Because I made it. For myself. I scratched my own itch. Ahhhhh

Interestingly, I recently found myself in the same situation again. Except this time, I had amassed a massive creative inventory of questions. Six thousand interesting, challenging, useful, thought provoking, strategic questions, around of a number of topics, that I’d been collecting for more than a decade. And I thought to myself, why not rehire the same developer and create a second search engine? 

Sure enough, Question Junkie went live. I now use it all time, earning that same sense of creative satisfaction. What’s more, the two sites are now connected. Because I’ve created a brand. Who knows what new opportunities these portable idea warehouses might create in the future? 

Lesson learned, scratch your own itch. Make the art you want to see and use in the world. 

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Are you being productively selfish?

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Scott Ginsberg

That Guy with the Nametag

Author. Speaker. Strategist. Inventor. Filmmaker. Publisher. Songwriter.  

scott@hellomynameisscott.com

www.nametagscott.com

Never the same speech twice. Customized for your audience. Impossible to walk away uninspired.

Now booking for 2015-2016.

Email to inquire about fees and availability. Watch clips of The Nametag Guy in action here!

Putting all your eggs in society’s baskets

I was listening a fascinating interview with the best poker player in the world. 

Phil admitted that the biggest mistakes he made in his career occurred in those moments when he didn’t keep his head down. When he carelessly took a look around and locked himself into the ego vortex of approval, criticism and public opinion. Those mistakes cost him millions upon millions of dollars. And he vowed never to pull his head up again. To always attain an inner posture of detachment, so he has a sense of self so complete that external influences have no authority within his consciousness. 

It’s a cautionary tale for gamblers, but also a powerful reminder to anybody living the life of the mind. We simply can’t allow ourselves to become mired in other people’s reality map. We can’t depend on society’s evaluation of our sanity. And we can’t waste our time running down approval alley, outsourcing our conscience, awarding other people’s judgments with a disproportionate amount of mental estate. 

Whatever art we create, our reality is an extension of the groundwork laid in the inner space of our mind. And the moment we start giving other people’s opinions more weight than they deserve, we’re dead in the water. 

Phil was right. Keep your head down. Stick your fingers in your ears. And get to work expressing your talents in meaningful ways that serve others.

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Are you arguing with the voice of dissent or training yourself not to hear it?

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Scott Ginsberg

That Guy with the Nametag

Author. Speaker. Strategist. Filmmaker. Publisher. Songwriter. 

scott@hellomynameisscott.com

www.nametagscott.com

Never the same speech twice. Customized for your audience. Impossible to walk away uninspired.

Now booking for 2015-2016.

Email to inquire about fees and availability. Watch clips of The Nametag Guy in action here!

Moments of Conception 157 — The Drown Tank Scene from Divergent

All creativity begins with the moment of conception.

That little piece of kindling that gets the fire going. That initial source of inspiration that takes on a life of its own. That single note from which the entire symphony grows. That single spark of life that signals an idea’s movement value, almost screaming to us, something wants to be built here.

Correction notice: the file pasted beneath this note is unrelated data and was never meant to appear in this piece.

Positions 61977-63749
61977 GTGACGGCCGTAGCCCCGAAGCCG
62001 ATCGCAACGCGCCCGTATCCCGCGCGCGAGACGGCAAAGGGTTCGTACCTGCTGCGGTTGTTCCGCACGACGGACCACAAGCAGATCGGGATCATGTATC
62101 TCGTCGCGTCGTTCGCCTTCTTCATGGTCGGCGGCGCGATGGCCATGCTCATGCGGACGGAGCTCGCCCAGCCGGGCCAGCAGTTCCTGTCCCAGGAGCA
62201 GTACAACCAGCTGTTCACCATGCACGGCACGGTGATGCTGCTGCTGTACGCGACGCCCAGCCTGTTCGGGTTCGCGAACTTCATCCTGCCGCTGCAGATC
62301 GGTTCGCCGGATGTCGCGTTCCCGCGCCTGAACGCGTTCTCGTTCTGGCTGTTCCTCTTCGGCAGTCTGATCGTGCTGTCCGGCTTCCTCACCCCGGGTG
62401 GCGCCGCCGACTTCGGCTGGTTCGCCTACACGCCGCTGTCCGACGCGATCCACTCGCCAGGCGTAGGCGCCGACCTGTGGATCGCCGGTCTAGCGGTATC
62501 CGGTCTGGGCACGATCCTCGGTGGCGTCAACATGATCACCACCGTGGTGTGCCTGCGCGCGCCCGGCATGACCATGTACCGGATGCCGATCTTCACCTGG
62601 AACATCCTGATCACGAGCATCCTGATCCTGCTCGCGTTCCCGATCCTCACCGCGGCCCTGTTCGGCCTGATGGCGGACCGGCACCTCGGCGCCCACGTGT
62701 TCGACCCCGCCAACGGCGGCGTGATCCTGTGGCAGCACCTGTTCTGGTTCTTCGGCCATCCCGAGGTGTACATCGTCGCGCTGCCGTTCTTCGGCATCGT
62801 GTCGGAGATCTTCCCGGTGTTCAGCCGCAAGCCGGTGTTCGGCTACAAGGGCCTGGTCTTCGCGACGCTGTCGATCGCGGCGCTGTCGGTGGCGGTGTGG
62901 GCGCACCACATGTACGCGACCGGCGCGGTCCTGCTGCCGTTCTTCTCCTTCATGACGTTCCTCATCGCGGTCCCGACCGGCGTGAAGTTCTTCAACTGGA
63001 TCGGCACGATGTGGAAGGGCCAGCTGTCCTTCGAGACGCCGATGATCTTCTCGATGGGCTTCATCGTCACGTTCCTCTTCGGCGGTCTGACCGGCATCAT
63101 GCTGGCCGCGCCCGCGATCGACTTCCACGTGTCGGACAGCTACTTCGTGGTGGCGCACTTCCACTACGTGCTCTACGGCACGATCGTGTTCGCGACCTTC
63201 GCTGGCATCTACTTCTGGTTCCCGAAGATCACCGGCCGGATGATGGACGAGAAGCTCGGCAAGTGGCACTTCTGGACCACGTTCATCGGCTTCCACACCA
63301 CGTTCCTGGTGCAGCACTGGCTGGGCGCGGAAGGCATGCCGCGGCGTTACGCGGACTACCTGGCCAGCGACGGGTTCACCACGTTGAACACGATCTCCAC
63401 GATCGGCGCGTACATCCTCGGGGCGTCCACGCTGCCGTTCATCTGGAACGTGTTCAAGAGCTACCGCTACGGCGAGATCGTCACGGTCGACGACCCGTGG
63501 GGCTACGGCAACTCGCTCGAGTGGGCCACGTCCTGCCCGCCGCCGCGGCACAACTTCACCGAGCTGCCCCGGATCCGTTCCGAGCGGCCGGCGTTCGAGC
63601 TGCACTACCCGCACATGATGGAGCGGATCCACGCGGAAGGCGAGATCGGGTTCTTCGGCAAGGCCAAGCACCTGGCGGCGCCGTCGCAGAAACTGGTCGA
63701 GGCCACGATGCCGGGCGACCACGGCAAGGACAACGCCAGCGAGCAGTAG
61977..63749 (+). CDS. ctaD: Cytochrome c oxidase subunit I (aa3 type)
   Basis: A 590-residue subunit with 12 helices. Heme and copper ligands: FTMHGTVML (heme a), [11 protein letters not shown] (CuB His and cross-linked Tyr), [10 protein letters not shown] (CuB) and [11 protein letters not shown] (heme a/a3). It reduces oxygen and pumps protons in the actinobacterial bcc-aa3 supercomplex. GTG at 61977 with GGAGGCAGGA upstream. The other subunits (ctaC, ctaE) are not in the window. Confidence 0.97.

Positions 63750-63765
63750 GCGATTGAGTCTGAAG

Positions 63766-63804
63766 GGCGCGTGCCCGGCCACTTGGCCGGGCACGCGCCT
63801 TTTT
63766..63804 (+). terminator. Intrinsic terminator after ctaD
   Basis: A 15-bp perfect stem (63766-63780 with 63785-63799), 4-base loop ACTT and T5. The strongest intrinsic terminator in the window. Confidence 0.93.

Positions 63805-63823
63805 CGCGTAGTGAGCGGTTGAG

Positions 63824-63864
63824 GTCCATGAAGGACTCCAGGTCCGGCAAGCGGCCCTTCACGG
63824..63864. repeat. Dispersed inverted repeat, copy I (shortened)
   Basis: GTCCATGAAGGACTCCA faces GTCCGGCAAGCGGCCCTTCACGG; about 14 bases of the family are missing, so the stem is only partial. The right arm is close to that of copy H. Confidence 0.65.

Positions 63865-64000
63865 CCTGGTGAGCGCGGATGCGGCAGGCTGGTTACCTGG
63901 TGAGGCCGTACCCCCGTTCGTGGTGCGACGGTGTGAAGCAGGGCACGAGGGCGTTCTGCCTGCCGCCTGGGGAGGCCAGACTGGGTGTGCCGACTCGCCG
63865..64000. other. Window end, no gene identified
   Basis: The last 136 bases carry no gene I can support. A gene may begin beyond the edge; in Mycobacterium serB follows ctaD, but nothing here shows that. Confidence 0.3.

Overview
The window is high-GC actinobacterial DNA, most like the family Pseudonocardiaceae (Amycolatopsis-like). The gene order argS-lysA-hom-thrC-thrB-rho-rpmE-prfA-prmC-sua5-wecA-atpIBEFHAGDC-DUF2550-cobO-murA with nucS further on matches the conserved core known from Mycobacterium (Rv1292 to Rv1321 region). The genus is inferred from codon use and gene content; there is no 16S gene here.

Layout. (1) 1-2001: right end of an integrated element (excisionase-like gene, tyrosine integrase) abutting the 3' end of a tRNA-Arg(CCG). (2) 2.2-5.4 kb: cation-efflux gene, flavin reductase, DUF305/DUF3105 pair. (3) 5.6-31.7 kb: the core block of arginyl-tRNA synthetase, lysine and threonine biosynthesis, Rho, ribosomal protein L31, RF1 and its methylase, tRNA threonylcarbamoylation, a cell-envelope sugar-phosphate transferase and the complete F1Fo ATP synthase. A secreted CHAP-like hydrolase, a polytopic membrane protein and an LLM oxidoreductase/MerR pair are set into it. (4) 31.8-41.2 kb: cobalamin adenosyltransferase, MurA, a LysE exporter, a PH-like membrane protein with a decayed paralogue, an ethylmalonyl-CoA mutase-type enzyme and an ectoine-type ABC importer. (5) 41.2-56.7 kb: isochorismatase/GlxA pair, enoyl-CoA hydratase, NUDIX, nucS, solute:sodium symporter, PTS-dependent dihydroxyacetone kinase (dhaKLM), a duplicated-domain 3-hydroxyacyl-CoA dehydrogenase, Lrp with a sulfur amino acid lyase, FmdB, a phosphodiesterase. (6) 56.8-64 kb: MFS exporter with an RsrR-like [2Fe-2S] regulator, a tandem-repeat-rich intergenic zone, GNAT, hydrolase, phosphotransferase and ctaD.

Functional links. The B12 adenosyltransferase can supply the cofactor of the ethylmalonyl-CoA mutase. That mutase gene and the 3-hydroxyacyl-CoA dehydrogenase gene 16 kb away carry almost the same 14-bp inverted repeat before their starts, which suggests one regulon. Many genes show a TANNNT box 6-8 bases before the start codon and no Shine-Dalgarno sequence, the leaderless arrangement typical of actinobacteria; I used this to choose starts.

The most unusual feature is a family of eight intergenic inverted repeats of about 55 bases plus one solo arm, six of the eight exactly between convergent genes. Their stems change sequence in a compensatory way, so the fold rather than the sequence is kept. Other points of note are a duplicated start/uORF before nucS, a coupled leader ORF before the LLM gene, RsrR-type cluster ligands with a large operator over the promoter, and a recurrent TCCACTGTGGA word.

And so, in this blog series, I’m going to be deconstructing my favorite moments of conception from popular movies. Each post will contain a video clip from a different film, along with a series of lessons we can learn from the characters.

Today’s clip comes from the drown tank scene from Divergent:





If one and one makes two, you failed.
Wherever we land, whether it’s a new job or a new city
or a new industry, we’re greeted with a list of rules. And there’s this myth
that if we check all those boxes, we will get ahead. Of course, that’s just the
story perpetuated by the institutional agenda to keep us scared, stupid
and dreamless. Those who seek to keep our thinking as small as possible. The
reality is, the future belongs to the destroyers of all that has gone before.
And so, once we spot the ideas that are
too convenient to be killed, once we let the curious part of ourselves take a
risk and pay attention to the man behind the curtain, we become the great and powerful ones. Divergents possess that ability. They’re aware of when
they’re in a simulation. They’re conscious that what they’re experiencing is
not real. And so, they can manipulate or even shut down the system by
exercising their independent will. Because
it’s all in their head. That’s why the government is trying to wipe them out.
Divergents threaten the social order. If that’s not a metaphor for modern
society, I don’t know what is. Critics can call this movie another clone of the
post apocalyptic teenage dystopian fiction factory, but I experienced it as
mythic, archetypal and allegorical. What would you do if you saw yourself as being in control instead of
controlled?



No great band
ever wasted any time complaining.
Divergent is a story about stoic
characters. People who don’t do a lot of complaining. People who aren’t dependent
on externals for equilibrium. People focused on strengthening the mind, body
and soul so it can flourish in any environment. Because they recognize that all
situations unfold regardless of how they feel about them. And so, nothing can
shut them off from action. Tris is just now starting to internalize this
philosophy. First, she tries yelling. Next, she tries banging against the wall.